Everything is a learning process. When we learned to walk, most of us didn't just get up off the floor and run. We took a few trembling steps, and fell down. We got up and tried again, and maybe fell a few more times. A foot went out wonky, and we did a face-plant. Eventually, we could get up, take aim at a goal, and make a run for it.
At some point we stopped trying, because we could just do it. The face-plants come as a shocking surprise now and then, and yet they still happen. Occasionally.
All this fiber stuff is just like learning to walk, except there is often a physical reminder of the face-plant stage. A sock that has slightly too many holes in it is still a sock. We might wear it, and wear it out, but we also try again, and maybe again and again, until we can pick up those stitches and leave no holes and have A Sock, rather than a sad little sock. Then, of course, we have to do it again (we need Two Socks). The second sock might not be A Sock, but we've gained experience, confidence, and eventually we just knit socks.
So here's a saga, from face-plant stage to not-yet-Sock stage, that has kept me entertained for weeks. Several months ago, I showed you this bag:
Knotted pile, handspun, love the bag itself but there was something not-quite-right about the handle. I sewed it all together though, and took it with me to Asilomar, as a work-in-progress. I love to have examples of not-quite-right for show and tell. I learn more from my mistakes, the analyzing, the fussing, the do-overs, than I do from the projects that go smoothly. In fact, I have the firm belief that the projects that go smoothly are not my own: they are done with the assistance of some other-worldly being who thinks the world needs that One Perfect Bag to remain in tight spin on its axis.
However: we are talking about the process of becoming adept here, and while other-worldly help would be welcome, it usually requires just work. Work, work and more work, and I know the irony of using the term work for something that is really just play.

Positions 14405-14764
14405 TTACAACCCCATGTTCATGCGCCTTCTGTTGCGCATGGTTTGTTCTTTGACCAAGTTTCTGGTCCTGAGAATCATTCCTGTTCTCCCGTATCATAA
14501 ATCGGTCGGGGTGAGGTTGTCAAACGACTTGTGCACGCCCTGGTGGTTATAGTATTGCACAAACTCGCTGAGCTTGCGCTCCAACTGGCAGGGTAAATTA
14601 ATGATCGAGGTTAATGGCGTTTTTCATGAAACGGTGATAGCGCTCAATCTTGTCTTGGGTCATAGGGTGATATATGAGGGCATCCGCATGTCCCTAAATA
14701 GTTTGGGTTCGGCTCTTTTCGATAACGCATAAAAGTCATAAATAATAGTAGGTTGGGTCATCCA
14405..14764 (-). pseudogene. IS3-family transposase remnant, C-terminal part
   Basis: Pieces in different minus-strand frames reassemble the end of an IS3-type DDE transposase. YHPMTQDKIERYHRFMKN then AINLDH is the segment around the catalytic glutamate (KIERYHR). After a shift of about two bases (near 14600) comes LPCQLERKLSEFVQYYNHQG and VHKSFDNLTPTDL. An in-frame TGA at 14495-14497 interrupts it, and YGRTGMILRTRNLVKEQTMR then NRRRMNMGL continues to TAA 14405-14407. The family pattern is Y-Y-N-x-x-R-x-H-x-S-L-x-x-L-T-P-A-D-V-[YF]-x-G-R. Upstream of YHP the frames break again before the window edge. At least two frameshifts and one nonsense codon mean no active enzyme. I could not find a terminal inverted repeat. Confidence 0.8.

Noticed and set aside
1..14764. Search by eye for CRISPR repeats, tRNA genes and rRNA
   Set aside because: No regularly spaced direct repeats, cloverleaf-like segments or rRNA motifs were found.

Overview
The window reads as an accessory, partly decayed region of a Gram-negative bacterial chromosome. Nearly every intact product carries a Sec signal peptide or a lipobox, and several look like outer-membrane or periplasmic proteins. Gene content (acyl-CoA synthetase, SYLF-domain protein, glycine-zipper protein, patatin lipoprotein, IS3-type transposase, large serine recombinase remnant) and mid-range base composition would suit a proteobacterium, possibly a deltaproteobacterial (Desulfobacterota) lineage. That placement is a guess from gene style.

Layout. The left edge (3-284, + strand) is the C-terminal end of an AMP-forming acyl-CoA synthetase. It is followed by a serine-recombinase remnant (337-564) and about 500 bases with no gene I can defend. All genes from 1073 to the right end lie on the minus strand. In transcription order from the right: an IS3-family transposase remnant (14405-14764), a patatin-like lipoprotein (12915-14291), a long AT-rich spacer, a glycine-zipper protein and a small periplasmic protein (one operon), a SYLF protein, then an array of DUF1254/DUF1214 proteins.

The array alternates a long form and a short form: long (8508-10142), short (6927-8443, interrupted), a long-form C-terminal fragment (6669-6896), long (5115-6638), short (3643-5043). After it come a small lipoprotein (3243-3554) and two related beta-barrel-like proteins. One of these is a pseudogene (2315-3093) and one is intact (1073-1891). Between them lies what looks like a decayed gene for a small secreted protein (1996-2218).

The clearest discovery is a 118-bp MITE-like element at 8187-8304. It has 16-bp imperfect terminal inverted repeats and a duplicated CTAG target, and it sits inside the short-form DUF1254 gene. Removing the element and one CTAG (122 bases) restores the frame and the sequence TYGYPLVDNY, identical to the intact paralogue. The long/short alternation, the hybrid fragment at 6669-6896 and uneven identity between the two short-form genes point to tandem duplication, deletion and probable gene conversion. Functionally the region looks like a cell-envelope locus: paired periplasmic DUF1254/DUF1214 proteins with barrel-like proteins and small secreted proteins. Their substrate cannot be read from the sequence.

So here's the first band, the not so successful one, which became the handle for the bag:
Leaving out that it was too short for the bag, the design fell short of the mark. I wanted a certain look, a design that looked like a ribbon wrapped around a pole. On paper, it all looked like it would work, but in yarn, or at least in the yarn I chose, it did not.
I tried a second time, with other yarns, but with the original pattern draft, at the left of this band:
Still didn't work, so I started fussing with it. I dropped a few threads, then a few more, and marked each new version with a red thread. Eventually, the band was closer to the look I wanted:
There was still a slight variation I thought would help, so I warped up a band in cotton yarns, with the new threading, which I liked:
tried a different color weft (whoops! not so good):
And then tested an even further variation:
Oops, went too far. This one is too spare, even though it is indeed like a ribbon wrapping around a pole. The one above looks like two ribbons wrapping, and I like that better. To celebrate the just-rightness of the design, I did a longish band, in handspun silk:
Then I had another idea, oh dear, which will require more *work*, such as it is. Stay tuned, more to come. Progress however, is being made, step by little step. Face-plants free with every effort.
You can see (I think, I hope) why I thought it was important for that ribbon-wrapped quality of the design, yes, on yet another bag:
The first bag got a completely different band:
Rethink, rethink. It's a mantra. Even with many years of learning behind me, I still stumble and fall. If I never succeeded, I probably wouldn't be so sanguine about the pratfalls. But success only comes with effort, with failures, with trying. I don't mind telling you about it, I don't mind showing people the steps, because I think they eventually lead to competence, for me, and, I hope, for you.